I don’t believe in censorship. I’m glad that people can self-publish material even if I find what they’re saying objectionable (though of course it’s people’s right to complain about such material). I’m not saying that I would never write another scene of sexual violence, should the story demand it.

But I also have to live with myself. I’ve never been happy with this scene, and that should be enough to tell me that it needs revisiting. Everyone censors themselves every day (all the things you didn’t say or do) for a whole host of reasons: writers call it editing. I’m not happy with something I wrote so I’m doing something about it.

I’m glad I tried. It proved a good exercise, pushing me beyond the safe and into new territory. It made me focus on a new kind of language and imagery; a (literal) nightmare of sensation and emotion I’ve never tried to conjure before.

But now it’s time for it to go.

Of course, this means I’ll have to find something to replace it. But that’s an entirely different matter.

The rotting carcase of the word-whale

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Ideas. I don’t trust ‘em. Sneaky little beasties, creeping in where they’re least welcome, turning your world upside down and then glancing apologetically at their watches and sidling out when you need them most.

I’ve been working on my Problem Child of a manuscript for five years now. I’ve written two others in that time so it’s not been wholly consuming, but always at the back of my mind was the knowledge that I had unfinished business with this one. Now I’ve had an idea that might – might – just help me fix this horrible quagmire of a nearly novel.

Five years is a long time. Long enough for the Earth to die in. I could have saved myself the pain – and all the time spent scowling at an uncooperative manuscript – if I’d just abandoned the thing long ago.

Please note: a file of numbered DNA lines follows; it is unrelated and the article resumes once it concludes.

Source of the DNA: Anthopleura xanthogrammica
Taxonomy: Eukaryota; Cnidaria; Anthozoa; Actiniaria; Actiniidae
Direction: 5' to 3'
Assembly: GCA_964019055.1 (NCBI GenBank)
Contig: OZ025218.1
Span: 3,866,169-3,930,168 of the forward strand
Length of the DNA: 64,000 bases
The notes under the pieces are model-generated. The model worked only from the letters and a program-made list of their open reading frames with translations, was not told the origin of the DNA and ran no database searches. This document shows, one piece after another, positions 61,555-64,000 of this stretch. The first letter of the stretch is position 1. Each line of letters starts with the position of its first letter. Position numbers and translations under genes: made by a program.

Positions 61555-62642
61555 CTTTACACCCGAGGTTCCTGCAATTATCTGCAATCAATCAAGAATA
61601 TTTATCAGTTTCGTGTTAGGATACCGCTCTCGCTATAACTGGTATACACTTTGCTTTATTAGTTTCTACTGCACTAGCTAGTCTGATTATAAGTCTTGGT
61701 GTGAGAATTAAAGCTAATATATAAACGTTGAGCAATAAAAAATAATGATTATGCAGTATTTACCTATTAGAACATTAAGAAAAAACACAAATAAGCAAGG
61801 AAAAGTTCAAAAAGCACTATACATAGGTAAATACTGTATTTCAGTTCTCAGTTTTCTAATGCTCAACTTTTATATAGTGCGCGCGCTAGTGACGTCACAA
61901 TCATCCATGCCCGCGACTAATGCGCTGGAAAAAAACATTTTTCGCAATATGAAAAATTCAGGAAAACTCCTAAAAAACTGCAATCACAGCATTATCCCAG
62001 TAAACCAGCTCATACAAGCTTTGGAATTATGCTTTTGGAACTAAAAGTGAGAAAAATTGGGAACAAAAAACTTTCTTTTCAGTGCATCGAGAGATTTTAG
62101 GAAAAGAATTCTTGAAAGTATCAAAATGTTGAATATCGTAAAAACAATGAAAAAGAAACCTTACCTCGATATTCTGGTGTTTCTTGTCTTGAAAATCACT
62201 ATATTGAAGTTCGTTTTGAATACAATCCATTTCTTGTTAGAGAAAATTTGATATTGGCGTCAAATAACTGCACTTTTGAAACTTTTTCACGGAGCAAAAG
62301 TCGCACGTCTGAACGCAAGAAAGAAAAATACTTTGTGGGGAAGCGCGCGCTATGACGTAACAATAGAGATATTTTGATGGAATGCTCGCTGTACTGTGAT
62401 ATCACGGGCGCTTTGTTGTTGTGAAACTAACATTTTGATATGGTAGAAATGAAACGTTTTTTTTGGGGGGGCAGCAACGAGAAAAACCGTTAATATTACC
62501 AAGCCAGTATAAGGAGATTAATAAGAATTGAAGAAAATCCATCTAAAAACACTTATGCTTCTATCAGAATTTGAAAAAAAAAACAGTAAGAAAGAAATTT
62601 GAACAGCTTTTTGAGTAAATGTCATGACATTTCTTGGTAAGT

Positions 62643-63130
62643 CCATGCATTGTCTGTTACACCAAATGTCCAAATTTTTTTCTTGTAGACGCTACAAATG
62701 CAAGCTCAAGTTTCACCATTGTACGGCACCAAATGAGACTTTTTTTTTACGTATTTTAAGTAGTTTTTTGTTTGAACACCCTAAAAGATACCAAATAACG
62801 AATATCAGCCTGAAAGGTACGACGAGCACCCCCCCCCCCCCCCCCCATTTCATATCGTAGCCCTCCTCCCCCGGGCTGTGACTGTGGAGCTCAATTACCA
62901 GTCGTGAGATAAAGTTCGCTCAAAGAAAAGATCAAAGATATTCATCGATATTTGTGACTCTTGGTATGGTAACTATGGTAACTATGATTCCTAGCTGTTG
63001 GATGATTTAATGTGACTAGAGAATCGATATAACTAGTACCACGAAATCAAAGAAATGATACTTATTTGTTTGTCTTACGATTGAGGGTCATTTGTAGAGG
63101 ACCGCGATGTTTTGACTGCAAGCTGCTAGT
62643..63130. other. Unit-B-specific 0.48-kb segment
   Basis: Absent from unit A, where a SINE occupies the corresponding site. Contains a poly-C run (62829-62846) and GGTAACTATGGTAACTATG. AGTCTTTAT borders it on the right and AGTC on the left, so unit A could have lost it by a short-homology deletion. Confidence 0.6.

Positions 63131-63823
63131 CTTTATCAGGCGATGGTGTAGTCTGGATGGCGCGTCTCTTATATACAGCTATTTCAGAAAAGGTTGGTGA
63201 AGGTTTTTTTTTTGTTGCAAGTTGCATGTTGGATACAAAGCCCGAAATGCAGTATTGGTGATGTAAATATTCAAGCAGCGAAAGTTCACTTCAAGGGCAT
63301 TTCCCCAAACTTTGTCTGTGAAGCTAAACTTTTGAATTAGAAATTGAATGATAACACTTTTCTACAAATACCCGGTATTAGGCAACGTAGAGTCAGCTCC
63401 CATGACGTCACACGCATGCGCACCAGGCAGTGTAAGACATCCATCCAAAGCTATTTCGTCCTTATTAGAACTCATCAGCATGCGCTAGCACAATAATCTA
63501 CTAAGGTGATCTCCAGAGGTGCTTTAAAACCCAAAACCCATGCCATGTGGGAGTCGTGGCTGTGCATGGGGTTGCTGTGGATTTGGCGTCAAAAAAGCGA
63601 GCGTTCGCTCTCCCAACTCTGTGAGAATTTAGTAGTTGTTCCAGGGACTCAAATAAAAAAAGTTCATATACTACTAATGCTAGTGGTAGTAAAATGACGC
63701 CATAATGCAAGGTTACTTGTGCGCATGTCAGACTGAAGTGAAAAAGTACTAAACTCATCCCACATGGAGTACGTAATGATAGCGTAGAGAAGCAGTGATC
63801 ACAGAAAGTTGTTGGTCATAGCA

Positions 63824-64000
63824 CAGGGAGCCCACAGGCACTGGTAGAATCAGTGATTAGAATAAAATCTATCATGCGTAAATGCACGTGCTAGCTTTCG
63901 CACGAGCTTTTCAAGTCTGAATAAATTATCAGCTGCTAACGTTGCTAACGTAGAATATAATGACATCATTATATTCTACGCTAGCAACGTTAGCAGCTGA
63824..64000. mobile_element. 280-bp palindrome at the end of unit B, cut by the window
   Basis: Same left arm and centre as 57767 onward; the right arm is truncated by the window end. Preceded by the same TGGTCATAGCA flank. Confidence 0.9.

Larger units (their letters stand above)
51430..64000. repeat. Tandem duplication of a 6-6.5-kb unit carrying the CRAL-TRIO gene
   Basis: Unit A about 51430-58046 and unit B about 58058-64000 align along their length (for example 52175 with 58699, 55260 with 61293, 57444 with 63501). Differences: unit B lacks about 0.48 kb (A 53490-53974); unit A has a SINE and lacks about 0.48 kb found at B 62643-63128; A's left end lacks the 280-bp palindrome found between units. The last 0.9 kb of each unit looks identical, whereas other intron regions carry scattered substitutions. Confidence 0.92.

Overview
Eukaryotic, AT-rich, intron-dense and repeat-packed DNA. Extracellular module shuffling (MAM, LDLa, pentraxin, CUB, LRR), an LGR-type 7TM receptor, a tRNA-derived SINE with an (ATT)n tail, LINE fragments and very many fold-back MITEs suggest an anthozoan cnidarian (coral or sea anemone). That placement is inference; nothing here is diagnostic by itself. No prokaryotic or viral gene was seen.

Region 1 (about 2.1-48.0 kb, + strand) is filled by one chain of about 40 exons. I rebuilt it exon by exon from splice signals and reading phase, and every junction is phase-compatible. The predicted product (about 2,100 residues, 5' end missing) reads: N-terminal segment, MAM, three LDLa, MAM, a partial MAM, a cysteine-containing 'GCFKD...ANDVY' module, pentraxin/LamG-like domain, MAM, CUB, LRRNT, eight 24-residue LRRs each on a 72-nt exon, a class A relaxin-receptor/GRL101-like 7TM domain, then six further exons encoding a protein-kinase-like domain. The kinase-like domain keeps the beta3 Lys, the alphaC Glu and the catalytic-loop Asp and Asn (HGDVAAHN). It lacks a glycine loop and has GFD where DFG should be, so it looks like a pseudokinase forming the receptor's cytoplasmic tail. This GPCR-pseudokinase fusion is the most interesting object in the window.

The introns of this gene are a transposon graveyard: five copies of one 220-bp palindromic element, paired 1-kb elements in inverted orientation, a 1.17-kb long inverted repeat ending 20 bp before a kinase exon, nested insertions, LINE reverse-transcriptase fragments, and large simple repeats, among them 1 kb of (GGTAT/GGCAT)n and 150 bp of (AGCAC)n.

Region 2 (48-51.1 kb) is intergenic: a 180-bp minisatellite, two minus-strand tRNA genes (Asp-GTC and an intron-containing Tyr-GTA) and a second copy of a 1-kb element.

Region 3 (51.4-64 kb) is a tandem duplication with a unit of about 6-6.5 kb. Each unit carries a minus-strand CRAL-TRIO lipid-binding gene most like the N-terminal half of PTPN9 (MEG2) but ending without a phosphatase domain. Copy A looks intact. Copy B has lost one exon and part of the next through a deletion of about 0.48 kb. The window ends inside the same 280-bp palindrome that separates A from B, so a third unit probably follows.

Or if I’d self-published it.

And this is the question: even without the re-write I’m contemplating now this novel is better than the one I originally drafted. But would I have been better off just moving on and working on other things?

I’m a perfectionist, but then isn’t everyone? No-one sets out to put out bad work. I know writers who self-publish and I admit I envy their way of moving forwards; they somehow seem to know when a book is ready for the wider world. Do they have the agonies of chances missed? Do they ever feel uncomfortable about the material they’ve shared with the world?

I guess the envy really is in their resolution to say ‘That’s done. It is what it is. Onwards.’

Because the alternative is to endlessly circle the basin and never quite fall down the plughole. I know there really is no such thing as perfection; the basic conceit will always have a flaw somewhere. There’ll always be descriptions you can’t bring forth because you have to keep the story moving. There’ll be times when you have to bend the characters to your will. There has to be a beginning and an end and these are never the true start or finish, just the place the telling demands. There’ll also be the things you never saw but the readers will leap right on.

And that’s before we get into plot-holes, clichés, stereotypes and all the other things we’re going to hit in our first, roughest drafts.

How long can you keep at a piece before the structure beneath you starts to sag with the weight of rewrites, bolt-ons, new characters, new locations? How long before you’re left with nothing but the rotting carcase of a word-whale?

Maybe you should have self-published years ago. Maybe that really is the better option.